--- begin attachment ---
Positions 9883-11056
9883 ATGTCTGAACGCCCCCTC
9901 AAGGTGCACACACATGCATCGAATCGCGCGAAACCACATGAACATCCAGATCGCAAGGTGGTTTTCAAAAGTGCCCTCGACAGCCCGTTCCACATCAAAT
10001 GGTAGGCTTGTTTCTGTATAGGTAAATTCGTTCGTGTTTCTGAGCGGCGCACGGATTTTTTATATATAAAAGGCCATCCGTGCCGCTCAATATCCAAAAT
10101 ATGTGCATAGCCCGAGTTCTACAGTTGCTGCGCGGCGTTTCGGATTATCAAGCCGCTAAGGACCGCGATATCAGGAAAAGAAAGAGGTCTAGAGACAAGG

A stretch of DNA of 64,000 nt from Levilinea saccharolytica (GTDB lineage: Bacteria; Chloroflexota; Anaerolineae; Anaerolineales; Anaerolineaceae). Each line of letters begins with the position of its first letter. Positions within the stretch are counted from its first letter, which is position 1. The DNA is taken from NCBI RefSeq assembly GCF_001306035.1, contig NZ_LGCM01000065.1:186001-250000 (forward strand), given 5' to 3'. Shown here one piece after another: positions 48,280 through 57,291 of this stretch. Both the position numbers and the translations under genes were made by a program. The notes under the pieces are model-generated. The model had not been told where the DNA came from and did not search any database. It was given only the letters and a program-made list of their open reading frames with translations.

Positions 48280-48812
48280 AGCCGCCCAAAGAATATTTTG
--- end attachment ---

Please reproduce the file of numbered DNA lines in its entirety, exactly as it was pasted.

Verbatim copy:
Positions 9883-11056
9883 ATGTCTGAACGCCCCCTC
9901 AAGGTGCACACACATGCATCGAATCGCGCGAAACCACATGAACATCCAGATCGCAAGGTGGTTTTCAAAAGTGCCCTCGACAGCCCGTTCCACATCAAAT
10001 GGTAGGCTTGTTTCTGTATAGGTAAATTCGTTCGTGTTTCTGAGCGGCGCACGGATTTTTTATATATAAAAGGCCATCCGTGCCGCTCAATATCCAAAAT
10101 ATGTGCATAGCCCGAGTTCTACAGTTGCTGCGCGGCGTTTCGGATTATCAAGCCGCTAAGGACCGCGATATCAGGAAAAGAAAGAGGTCTAGAGACAAGG

A stretch of DNA of 64,000 nt from Levilinea saccharolytica (GTDB lineage: Bacteria; Chloroflexota; Anaerolineae; Anaerolineales; Anaerolineaceae). Each line of letters begins with the position of its first letter. Positions within the stretch are counted from its first letter, which is position 1. The DNA is taken from NCBI RefSeq assembly GCF_001306035.1, contig NZ_LGCM01000065.1:186001-250000 (forward strand), given 5' to 3'. Shown here one piece after another: positions 48,280 through 57,291 of this stretch. Both the position numbers and the translations under genes were made by a program. The notes under the pieces are model-generated. The model had not been told where the DNA came from and did not search any database. It was given only the letters and a program-made list of their open reading frames with translations.

Positions 48280-48812
48280 AGCCGCCCAAAGAATATTTTG